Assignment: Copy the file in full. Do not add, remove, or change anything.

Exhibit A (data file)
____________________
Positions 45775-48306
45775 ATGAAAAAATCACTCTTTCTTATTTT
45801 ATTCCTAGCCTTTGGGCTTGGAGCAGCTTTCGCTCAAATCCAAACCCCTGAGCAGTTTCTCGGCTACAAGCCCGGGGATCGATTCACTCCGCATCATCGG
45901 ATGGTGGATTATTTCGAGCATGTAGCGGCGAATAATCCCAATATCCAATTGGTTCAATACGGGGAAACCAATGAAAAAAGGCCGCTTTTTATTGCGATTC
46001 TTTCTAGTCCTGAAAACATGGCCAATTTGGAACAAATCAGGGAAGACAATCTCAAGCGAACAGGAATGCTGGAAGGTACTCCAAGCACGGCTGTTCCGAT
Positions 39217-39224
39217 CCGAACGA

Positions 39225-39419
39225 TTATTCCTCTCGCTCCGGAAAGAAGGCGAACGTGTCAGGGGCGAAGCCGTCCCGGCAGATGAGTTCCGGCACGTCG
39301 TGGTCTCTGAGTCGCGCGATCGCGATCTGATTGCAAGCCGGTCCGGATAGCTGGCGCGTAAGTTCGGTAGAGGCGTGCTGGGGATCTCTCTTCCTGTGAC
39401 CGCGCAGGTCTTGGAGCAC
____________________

Positions 45775-48306
45775 ATGAAAAAATCACTCTTTCTTATTTT
45801 ATTCCTAGCCTTTGGGCTTGGAGCAGCTTTCGCTCAAATCCAAACCCCTGAGCAGTTTCTCGGCTACAAGCCCGGGGATCGATTCACTCCGCATCATCGG
45901 ATGGTGGATTATTTCGAGCATGTAGCGGCGAATAATCCCAATATCCAATTGGTTCAATACGGGGAAACCAATGAAAAAAGGCCGCTTTTTATTGCGATTC
46001 TTTCTAGTCCTGAAAACATGGCCAATTTGGAACAAATCAGGGAAGACAATCTCAAGCGAACAGGAATGCTGGAAGGTACTCCAAGCACGGCTGTTCCGAT
Positions 39217-39224
39217 CCGAACGA

Positions 39225-39419
39225 TTATTCCTCTCGCTCCGGAAAGAAGGCGAACGTGTCAGGGGCGAAGCCGTCCCGGCAGATGAGTTCCGGCACGTCG
39301 TGGTCTCTGAGTCGCGCGATCGCGATCTGATTGCAAGCCGGTCCGGATAGCTGGCGCGTAAGTTCGGTAGAGGCGTGCTGGGGATCTCTCTTCCTGTGAC
39401 CGCGCAGGTCTTGGAGCAC